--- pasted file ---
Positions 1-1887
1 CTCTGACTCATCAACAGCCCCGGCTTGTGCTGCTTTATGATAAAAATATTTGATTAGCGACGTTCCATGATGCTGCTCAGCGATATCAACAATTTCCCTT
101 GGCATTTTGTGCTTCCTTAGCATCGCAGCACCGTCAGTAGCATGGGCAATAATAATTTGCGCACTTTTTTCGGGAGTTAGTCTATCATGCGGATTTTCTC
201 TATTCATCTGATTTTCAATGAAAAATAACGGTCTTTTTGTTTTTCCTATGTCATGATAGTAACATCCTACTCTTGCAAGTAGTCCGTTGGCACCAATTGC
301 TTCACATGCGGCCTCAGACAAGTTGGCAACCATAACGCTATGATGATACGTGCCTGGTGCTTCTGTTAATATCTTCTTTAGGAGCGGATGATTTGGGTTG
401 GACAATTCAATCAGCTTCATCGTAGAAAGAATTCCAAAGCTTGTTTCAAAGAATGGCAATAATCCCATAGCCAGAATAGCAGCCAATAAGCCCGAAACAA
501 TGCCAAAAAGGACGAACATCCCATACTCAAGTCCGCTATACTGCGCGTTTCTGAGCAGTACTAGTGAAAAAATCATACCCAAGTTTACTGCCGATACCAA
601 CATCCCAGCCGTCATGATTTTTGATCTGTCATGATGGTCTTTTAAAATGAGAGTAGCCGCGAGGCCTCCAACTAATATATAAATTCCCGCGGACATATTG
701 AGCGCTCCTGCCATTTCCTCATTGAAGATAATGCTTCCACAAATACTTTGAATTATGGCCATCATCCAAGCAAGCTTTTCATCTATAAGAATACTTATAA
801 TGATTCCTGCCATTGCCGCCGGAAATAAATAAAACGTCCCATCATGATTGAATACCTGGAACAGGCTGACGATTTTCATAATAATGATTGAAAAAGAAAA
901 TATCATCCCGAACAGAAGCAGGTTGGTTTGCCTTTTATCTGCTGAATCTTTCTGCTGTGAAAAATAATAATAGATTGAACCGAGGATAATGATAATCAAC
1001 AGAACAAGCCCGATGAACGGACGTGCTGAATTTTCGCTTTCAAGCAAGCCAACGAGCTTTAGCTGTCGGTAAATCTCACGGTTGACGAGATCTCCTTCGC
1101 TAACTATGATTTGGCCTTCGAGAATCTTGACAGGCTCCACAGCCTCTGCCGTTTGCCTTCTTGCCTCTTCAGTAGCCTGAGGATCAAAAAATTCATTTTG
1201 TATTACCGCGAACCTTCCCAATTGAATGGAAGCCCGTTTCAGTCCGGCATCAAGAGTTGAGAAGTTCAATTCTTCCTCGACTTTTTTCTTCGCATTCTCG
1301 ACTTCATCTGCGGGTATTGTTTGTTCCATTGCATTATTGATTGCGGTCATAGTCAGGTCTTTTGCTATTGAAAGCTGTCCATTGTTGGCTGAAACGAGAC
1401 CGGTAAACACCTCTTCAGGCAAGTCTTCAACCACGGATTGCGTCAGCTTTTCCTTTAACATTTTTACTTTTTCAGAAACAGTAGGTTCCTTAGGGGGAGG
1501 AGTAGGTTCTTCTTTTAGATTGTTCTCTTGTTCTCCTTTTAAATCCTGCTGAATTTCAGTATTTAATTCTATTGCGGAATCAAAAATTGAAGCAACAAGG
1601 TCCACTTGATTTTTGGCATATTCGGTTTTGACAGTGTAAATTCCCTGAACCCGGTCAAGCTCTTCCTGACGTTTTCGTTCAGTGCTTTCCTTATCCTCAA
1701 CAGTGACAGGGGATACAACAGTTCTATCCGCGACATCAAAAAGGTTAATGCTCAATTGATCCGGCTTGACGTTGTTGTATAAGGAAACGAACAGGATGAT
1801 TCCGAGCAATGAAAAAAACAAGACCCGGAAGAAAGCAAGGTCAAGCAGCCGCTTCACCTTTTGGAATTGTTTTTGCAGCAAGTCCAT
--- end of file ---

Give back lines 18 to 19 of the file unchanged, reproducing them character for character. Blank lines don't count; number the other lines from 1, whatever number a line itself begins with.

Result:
1601 TCCACTTGATTTTTGGCATATTCGGTTTTGACAGTGTAAATTCCCTGAACCCGGTCAAGCTCTTCCTGACGTTTTCGTTCAGTGCTTTCCTTATCCTCAA
1701 CAGTGACAGGGGATACAACAGTTCTATCCGCGACATCAAAAAGGTTAATGCTCAATTGATCCGGCTTGACGTTGTTGTATAAGGAAACGAACAGGATGAT